Product Reviews

Unified Messaging Made Ultra-Comprehensive

InternetPBX allows users to access voice messages, emails, faxes, and more from a single Web interface.

To many people, unified messaging is defined as “the ability to access all data, at any time, from devices ranging from PCs and pagers to cell phones.”’s InternetPBX product comes very close to meeting this definition.

Unlike some unified messaging products, InternetPBX is a PBX replacement, not an add-on. If you implement this product, you’ll no longer need your PBX phone system.

Like many competing systems, InternetPBX is a combination hardware and software solution. What sets it apart is the hardware choice. The minimum configuration includes a rack mount, dual-Pentium III Dell PowerEdge server with 1GB of RAM, dual-SCSI hard drives, and DAT tape backup system. The system also incorporates Microsoft BackOffice 4.5, dedicated PBX hardware, and software.

While InternetPBX is configured professionally by one of’s resellers, the interface is intuitive as it uses an MMC Snap-in for all administration. The InternetPBX client software installs a nifty tool bar that allows you to control your little part of the phone system. With this tool bar, you can check your voicemail, call people, place calls on hold, create conference calls, and set the console to “Do Not Disturb.” Another feature is the ability to create phone pools such as a tech support feature on the phone system. Using the console, you can check who’s currently logged into the pool (logging into the pool will forward tech support calls to an available technician), see who is currently talking to customers, and join the pool.

One of the features that really blew me away was InternetPBX’s Web interface.’s developers rewrote Microsoft’s Exchange Outlook Web Access (OWA) to support the different data files used by InternetPBX. What this means to your users is that a single interface now can be used to access not only their e-mail, contacts, and calendar, but their voice messages and faxes as well. In fact, using the new OWA interface, you can have InternetPBX call a contact, call your cell phone, and then connect the two.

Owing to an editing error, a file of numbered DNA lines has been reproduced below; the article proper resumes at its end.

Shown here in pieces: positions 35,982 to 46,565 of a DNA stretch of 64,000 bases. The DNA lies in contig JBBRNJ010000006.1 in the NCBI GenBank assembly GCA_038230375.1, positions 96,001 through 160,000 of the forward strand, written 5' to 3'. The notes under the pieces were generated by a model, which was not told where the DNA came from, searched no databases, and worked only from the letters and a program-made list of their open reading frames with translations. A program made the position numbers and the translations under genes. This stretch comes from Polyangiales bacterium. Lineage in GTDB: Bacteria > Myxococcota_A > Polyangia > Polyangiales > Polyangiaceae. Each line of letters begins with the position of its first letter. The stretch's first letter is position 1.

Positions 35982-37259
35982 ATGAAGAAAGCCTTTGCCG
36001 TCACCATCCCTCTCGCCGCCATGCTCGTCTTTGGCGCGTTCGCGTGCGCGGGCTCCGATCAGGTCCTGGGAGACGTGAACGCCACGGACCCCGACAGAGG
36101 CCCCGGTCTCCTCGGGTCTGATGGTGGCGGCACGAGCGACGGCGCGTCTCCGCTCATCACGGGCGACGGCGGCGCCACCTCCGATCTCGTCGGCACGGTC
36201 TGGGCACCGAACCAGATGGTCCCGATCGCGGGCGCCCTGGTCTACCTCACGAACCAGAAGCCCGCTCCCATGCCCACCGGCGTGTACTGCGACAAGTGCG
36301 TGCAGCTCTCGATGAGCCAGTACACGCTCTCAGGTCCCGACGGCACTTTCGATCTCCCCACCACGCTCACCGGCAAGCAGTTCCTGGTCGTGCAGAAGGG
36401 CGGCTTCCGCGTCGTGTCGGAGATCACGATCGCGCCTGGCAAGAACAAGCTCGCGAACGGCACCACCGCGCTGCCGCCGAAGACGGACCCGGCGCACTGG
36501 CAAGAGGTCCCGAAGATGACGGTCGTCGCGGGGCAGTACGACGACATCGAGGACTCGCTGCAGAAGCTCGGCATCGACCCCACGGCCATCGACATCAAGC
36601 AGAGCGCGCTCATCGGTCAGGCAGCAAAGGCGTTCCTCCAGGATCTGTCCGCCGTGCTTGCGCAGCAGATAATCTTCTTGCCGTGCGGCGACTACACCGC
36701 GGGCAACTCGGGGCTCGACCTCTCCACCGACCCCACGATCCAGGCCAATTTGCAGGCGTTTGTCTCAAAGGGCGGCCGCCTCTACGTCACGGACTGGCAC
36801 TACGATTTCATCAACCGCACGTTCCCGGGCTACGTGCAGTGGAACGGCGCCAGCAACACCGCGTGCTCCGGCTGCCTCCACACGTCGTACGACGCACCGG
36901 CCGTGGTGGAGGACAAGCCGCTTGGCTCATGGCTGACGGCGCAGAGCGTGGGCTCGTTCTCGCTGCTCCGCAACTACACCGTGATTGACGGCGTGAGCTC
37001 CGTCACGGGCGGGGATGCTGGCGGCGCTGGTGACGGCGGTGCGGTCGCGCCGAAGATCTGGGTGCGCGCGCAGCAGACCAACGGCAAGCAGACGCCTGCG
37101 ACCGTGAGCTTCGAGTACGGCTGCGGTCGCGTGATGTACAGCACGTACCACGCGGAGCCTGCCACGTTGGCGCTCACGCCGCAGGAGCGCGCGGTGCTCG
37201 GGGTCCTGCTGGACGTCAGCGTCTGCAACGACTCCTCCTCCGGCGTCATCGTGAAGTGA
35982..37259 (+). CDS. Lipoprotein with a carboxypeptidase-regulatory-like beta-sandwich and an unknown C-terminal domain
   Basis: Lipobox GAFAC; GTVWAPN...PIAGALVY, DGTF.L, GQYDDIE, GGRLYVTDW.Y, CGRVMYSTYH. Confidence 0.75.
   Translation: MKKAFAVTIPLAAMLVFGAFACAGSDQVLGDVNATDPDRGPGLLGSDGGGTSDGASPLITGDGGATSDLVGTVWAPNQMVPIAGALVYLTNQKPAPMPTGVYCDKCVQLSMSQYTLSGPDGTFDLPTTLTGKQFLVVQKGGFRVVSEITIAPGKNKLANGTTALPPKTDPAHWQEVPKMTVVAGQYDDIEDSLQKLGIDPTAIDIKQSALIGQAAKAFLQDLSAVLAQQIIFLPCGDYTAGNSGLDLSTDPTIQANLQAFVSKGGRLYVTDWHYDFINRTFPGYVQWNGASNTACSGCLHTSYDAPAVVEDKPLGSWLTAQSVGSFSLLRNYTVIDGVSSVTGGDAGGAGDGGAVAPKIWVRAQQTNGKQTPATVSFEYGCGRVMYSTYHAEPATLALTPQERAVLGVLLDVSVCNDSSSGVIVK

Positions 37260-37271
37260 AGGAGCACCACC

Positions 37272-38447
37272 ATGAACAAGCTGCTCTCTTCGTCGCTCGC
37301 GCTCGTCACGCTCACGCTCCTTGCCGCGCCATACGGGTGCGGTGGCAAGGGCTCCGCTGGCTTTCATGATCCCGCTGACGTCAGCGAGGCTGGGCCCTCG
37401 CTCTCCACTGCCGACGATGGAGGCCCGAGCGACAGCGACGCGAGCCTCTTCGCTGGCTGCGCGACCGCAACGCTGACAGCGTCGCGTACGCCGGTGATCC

With this single Web interface, InternetPBX users can access their voice messages, email, faxes, contacts, and calendar.
With this single Web interface, InternetPBX users can access their voice messages, email, faxes, contacts, and calendar. (Click image to view larger version.)

Text-to-speech is another InternetPBX feature—you can call the system and request that it “read” your email messages to you. You respond to these by having the system record your reply and then attaching it to an email as a .WAV file, or by converting the text to speech.

While InternetPBX isn’t the cheapest solution around, you get what you pay for. The system is solidly built from both the hardware and software sides. And the fact that the hardware is fully tested with the software is a bonus. InternetPBX delivers everything that it promises.

About the Author

Barry Shilmover, MCSE+I, MCT, owns Shilmover Consulting Services, a Microsoft Solution Provider specializing in Windows NT/2000 and Exchange 5.5/2000 solutions. He has co-authored books that include Windows 2000 System Administrator’s Black Book and Exchange 5.5 Exam Cram, both from Coriolis Press.


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